The Daily Dose: #Rewind

 | Nov 08, 2013 | 10:00 AM EST
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I don't say this all too often, but this fella has very little left in the tank this week. Between #TwitterIPOFever and researching my next corporate disaster story, patience is thin and physical health is on a short-term downtrend. That being said, it's at the point of absolute despair in which one finds that last shot of adrenaline to survive. In that regard this is what I have for you all...

Whole  Foods: New Dog?  New Buy?

On the surface, Whole Foods (WFM) has a rock solid quarter.  Every single line item will, when the likes of Wal-Mart (WMT), Target (TGT) and traditional supermarkets report earnings shortly, be far superior. However, the market expects that level of relative greatness from Whole Foods, as well as accelerating year over year sales growth each quarter (similar expectation is embedded into Costco (COST), except on a monthly basis).  With the quarter just announced, digging beneath the surface, there were some unhealthy items worth pointing to ...

  • Same-store sales growth in the fourth quarter moderated compared to the prior quarters. The market reads this as competition has finally invaded the company's turf, yes for real. Check out your supermarket's organic section this coming weekend, the selection has definitely been widened and is offered in a more Zen-like setting (look at the floors).
  • Gross margin was only driven by lower costs, hinting that Whole Foods is being a bit more competitive on price nowadays to drive traffic. You also want to be wondering about the lease rates on the company's newer openings, prime real estate has really been gobbled up in 2013 (hearing it from the retailers and restaurants I cover). Also, general observation is that Fairway is aggressively moving into territory previously dominated by Whole Foods.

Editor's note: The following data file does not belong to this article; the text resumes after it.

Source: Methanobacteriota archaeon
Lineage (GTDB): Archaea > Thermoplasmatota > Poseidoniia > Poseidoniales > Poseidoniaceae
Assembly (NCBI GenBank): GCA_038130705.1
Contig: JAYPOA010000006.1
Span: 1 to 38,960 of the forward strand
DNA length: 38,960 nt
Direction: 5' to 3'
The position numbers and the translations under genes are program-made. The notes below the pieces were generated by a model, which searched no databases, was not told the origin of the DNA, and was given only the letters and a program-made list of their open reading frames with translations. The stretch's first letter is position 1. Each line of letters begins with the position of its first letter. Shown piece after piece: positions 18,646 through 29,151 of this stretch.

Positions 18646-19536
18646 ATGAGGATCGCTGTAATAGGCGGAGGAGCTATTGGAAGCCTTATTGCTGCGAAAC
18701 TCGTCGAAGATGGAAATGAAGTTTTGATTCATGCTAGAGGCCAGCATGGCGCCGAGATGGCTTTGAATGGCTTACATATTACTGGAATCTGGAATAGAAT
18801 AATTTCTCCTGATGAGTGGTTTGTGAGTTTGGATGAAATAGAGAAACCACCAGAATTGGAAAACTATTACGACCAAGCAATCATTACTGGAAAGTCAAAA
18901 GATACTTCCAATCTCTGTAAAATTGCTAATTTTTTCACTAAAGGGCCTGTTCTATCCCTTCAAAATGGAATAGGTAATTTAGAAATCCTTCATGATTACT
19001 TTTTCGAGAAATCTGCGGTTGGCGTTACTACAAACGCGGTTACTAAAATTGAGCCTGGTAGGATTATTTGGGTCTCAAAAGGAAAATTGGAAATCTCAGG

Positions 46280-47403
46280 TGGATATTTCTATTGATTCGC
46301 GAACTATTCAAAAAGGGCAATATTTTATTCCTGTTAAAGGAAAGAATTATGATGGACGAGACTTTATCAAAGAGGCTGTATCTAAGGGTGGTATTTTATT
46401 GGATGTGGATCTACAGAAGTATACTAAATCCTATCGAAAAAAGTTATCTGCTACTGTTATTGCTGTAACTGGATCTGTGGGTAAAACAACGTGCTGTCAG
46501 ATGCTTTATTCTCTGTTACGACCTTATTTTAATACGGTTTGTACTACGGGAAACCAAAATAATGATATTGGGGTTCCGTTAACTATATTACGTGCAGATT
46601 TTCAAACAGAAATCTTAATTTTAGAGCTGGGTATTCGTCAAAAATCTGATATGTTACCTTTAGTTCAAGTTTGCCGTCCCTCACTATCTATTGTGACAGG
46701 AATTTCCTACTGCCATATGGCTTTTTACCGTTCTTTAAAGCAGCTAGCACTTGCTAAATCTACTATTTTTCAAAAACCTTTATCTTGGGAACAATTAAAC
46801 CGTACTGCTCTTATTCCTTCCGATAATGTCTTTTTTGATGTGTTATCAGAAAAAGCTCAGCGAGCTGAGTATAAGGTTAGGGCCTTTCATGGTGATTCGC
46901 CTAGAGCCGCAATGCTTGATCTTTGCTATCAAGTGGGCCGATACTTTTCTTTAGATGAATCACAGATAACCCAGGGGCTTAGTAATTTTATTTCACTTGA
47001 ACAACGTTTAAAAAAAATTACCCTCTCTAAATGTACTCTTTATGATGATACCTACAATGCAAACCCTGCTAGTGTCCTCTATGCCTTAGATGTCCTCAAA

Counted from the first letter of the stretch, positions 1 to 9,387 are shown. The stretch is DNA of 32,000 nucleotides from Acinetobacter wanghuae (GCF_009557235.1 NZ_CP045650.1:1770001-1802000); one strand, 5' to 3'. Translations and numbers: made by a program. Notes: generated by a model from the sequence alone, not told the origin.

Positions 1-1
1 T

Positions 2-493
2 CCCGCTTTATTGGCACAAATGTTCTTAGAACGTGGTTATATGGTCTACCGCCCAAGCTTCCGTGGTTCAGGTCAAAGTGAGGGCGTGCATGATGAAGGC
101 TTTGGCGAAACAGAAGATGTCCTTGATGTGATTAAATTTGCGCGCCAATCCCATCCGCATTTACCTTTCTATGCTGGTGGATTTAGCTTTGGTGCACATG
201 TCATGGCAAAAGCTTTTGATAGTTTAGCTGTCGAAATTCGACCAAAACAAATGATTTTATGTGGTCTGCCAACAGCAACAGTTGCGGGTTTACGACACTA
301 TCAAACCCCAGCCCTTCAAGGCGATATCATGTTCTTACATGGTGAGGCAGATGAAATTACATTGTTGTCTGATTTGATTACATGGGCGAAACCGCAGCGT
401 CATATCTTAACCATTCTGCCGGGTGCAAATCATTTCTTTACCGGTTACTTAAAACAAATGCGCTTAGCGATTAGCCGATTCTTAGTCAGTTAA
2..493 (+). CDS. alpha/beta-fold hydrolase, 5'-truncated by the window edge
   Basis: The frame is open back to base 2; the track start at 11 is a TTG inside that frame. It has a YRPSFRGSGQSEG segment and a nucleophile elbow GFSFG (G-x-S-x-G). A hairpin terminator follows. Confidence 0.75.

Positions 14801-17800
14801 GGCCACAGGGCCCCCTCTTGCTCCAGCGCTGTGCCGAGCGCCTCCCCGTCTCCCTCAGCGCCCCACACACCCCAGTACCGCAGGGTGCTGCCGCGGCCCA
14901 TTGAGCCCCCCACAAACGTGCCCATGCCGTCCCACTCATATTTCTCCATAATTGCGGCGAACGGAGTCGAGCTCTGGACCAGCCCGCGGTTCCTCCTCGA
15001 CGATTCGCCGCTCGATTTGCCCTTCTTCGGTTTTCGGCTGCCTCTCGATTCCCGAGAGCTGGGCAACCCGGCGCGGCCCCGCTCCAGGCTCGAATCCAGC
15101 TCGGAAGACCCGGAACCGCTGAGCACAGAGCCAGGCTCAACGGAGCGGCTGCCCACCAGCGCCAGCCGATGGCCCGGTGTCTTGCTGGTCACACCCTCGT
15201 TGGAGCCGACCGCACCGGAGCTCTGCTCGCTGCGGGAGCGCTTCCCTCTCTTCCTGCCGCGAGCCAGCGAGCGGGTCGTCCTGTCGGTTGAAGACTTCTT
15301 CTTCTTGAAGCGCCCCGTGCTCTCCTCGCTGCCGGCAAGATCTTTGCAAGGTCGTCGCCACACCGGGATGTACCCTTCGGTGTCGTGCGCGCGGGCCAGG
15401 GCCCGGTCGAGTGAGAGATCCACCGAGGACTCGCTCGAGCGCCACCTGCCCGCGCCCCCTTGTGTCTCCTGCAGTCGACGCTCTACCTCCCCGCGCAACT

• The company dropped its fiscal year 2014 same-store sales outlook, while maintaining its operating profit guidance. Basically, the market's harsh reaction is its way of saying lower sales guidance, plus a robust new store opening plan and maybe modest weakening in gross margin, are factors that deserve more of a consideration in the stock.

Deep thought to ponder: A premium, naturally food grocer issued an earnings warning with stocks at all-time highs.

Course of Action: Low $50s would be a first place to consider buying on weakness, depending, of course, on the macro situation and price action of Whole Foods.


I did a TON of preparation for the Twitter (TWTR) IPO, actually the amount was abnormal.  The question I am receiving from everyone: "Do I buy the stock now?"  Although I dug the stock up until $30 or so, in good faith I cannot recommend Twitter at its present valuation.  The market has embedded some hardcore set assumptions around mobile growth globally and Twitter's ability to monetize every quarter from here on out. Remember, Twitter will toss a loss per share report up on the board shortly, and to sustain the stock's momentum the executives will have to keep on selling the hope, and pray that investors continue to buy it.  

Here are 5 fun stats to know on a stock you didn't get in on, shouldn't get in on currently, but use its product religiously:

  1. No. 1 retail brand on Twitter: aforementioned Whole Foods with 3.5 million followers.
  2. Revenue per user: (1) Twitter 44 cents; (2) Pinterest 55 cents; (3) Facebook (FB) 93 cents.
  3. Tweets with image links receive 2 times more interaction than those without.
  4. Tweets that contain less than 100 characters receive 17% higher engagement rate.
  5. Tweets with hashtags receive 2 times more interaction than those without.

JC Penney

Please understand my position: sell rating on JC Penney (JCP) stock since January 2012. Clients have won mightily, so I have no qualms in having them ride out what seems like an absurd bull case on the stock following "good" news. The company's liquidity remains a concern, as does its new level of gross margin amid intense discounting to reignite traffic. 

Columnist Conversations

volatility is quite low here, and we could see some downsides here in the short term. ...
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